For questions related to the Lambert W or product log function, the inverse of $f(z)=ze^z$.

Equations involving exponentials multiplied to linear terms, such as $x+2=e^x$, cannot be solved using elementary functions in general. However, they may be solved in closed form using the *Lambert W function*, the inverse of $f(z)=ze^z$. In the given example:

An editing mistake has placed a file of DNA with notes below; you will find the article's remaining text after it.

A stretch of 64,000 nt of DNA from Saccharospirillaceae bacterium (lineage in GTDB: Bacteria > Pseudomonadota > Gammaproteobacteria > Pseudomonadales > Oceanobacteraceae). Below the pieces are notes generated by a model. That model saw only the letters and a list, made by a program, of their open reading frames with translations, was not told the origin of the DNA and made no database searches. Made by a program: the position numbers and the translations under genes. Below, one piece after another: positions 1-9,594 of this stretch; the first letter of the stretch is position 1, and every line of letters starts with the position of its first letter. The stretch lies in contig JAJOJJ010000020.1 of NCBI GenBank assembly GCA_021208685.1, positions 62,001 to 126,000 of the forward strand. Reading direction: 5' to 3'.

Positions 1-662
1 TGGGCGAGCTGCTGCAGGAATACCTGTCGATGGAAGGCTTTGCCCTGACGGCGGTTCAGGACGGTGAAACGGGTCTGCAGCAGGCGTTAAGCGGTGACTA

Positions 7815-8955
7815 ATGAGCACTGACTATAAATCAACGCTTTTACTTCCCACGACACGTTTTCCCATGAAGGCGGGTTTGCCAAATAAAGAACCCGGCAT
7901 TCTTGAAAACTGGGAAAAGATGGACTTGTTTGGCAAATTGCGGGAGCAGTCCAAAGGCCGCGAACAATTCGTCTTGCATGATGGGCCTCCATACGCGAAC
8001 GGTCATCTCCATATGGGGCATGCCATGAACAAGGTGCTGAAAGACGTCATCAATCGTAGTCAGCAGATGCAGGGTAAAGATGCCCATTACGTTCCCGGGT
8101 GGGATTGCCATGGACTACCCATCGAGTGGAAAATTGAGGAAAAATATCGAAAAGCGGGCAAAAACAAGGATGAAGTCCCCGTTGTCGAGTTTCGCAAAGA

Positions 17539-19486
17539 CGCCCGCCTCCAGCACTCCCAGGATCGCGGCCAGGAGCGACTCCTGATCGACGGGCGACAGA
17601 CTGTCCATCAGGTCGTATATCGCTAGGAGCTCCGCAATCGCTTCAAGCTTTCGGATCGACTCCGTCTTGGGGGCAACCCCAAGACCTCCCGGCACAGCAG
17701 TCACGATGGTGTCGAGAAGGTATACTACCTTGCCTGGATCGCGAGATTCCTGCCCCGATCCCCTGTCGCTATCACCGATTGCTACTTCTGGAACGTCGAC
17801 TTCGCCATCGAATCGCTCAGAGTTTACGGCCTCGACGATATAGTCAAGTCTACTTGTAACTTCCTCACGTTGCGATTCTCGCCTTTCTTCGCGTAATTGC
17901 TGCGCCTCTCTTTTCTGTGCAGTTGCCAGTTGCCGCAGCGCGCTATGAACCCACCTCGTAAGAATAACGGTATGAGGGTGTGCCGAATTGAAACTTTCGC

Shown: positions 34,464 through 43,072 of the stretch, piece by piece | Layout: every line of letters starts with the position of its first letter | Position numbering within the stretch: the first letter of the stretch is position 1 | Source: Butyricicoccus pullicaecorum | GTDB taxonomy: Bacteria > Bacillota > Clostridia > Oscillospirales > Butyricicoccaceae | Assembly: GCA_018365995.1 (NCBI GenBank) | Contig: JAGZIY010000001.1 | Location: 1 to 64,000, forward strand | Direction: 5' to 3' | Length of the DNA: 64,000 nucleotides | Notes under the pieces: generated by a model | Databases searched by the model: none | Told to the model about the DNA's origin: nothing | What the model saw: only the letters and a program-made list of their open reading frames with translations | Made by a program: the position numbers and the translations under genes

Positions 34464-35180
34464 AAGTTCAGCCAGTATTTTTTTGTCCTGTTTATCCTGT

$$x+2=e^x$$
$$(-x-2)e^{-x-2}=-e^{-2}$$
$$-x-2=W(-e^{-2})$$
$$x=-W(-e^{-2})-2$$
There are two real branches of the Lambert W, $W_0(z)$ for $z\in[-1/e,\infty)$ and $W_{-1}(z)$ for $z\in[-1/e,0)$, as well as infinitely many complex ones.

As discussed in the Corless *et al.* reference, the use of $W$ follows early Maple usage. Exact solutions to some mathematical models in the natural sciences, such as Michaelis–Menten kinetics, use this function.